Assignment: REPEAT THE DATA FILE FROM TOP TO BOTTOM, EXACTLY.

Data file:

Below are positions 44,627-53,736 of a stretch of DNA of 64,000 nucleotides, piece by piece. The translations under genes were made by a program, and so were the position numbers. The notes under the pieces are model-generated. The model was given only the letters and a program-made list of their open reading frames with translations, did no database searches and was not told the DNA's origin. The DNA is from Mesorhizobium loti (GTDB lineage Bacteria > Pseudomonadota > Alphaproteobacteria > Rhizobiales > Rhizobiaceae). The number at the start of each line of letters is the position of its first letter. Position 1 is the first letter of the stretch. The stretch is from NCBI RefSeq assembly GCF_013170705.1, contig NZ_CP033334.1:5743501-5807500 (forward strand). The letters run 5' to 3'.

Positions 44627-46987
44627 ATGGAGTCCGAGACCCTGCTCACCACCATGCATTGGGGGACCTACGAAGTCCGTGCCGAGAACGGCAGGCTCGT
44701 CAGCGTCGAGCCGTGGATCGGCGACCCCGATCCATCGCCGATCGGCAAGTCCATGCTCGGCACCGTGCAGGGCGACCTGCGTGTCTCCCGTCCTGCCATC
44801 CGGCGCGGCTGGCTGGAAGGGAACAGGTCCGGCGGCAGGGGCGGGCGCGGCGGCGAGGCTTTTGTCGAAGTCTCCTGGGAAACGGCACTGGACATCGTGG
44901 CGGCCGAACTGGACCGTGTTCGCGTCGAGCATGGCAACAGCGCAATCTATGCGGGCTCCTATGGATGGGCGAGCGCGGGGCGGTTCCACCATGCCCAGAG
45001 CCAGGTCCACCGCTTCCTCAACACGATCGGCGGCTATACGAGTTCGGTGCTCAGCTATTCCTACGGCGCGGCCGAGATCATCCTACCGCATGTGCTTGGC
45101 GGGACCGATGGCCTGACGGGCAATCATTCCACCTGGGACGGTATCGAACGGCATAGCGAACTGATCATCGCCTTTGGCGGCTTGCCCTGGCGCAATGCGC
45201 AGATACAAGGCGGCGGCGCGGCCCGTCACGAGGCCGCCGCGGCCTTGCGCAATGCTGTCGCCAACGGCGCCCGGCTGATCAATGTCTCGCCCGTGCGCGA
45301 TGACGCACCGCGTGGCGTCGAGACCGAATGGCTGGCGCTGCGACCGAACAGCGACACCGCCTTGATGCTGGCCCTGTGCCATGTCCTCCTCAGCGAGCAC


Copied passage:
Below are positions 44,627-53,736 of a stretch of DNA of 64,000 nucleotides, piece by piece. The translations under genes were made by a program, and so were the position numbers. The notes under the pieces are model-generated. The model was given only the letters and a program-made list of their open reading frames with translations, did no database searches and was not told the DNA's origin. The DNA is from Mesorhizobium loti (GTDB lineage Bacteria > Pseudomonadota > Alphaproteobacteria > Rhizobiales > Rhizobiaceae). The number at the start of each line of letters is the position of its first letter. Position 1 is the first letter of the stretch. The stretch is from NCBI RefSeq assembly GCF_013170705.1, contig NZ_CP033334.1:5743501-5807500 (forward strand). The letters run 5' to 3'.

Positions 44627-46987
44627 ATGGAGTCCGAGACCCTGCTCACCACCATGCATTGGGGGACCTACGAAGTCCGTGCCGAGAACGGCAGGCTCGT
44701 CAGCGTCGAGCCGTGGATCGGCGACCCCGATCCATCGCCGATCGGCAAGTCCATGCTCGGCACCGTGCAGGGCGACCTGCGTGTCTCCCGTCCTGCCATC
44801 CGGCGCGGCTGGCTGGAAGGGAACAGGTCCGGCGGCAGGGGCGGGCGCGGCGGCGAGGCTTTTGTCGAAGTCTCCTGGGAAACGGCACTGGACATCGTGG
44901 CGGCCGAACTGGACCGTGTTCGCGTCGAGCATGGCAACAGCGCAATCTATGCGGGCTCCTATGGATGGGCGAGCGCGGGGCGGTTCCACCATGCCCAGAG
45001 CCAGGTCCACCGCTTCCTCAACACGATCGGCGGCTATACGAGTTCGGTGCTCAGCTATTCCTACGGCGCGGCCGAGATCATCCTACCGCATGTGCTTGGC
45101 GGGACCGATGGCCTGACGGGCAATCATTCCACCTGGGACGGTATCGAACGGCATAGCGAACTGATCATCGCCTTTGGCGGCTTGCCCTGGCGCAATGCGC
45201 AGATACAAGGCGGCGGCGCGGCCCGTCACGAGGCCGCCGCGGCCTTGCGCAATGCTGTCGCCAACGGCGCCCGGCTGATCAATGTCTCGCCCGTGCGCGA
45301 TGACGCACCGCGTGGCGTCGAGACCGAATGGCTGGCGCTGCGACCGAACAGCGACACCGCCTTGATGCTGGCCCTGTGCCATGTCCTCCTCAGCGAGCAC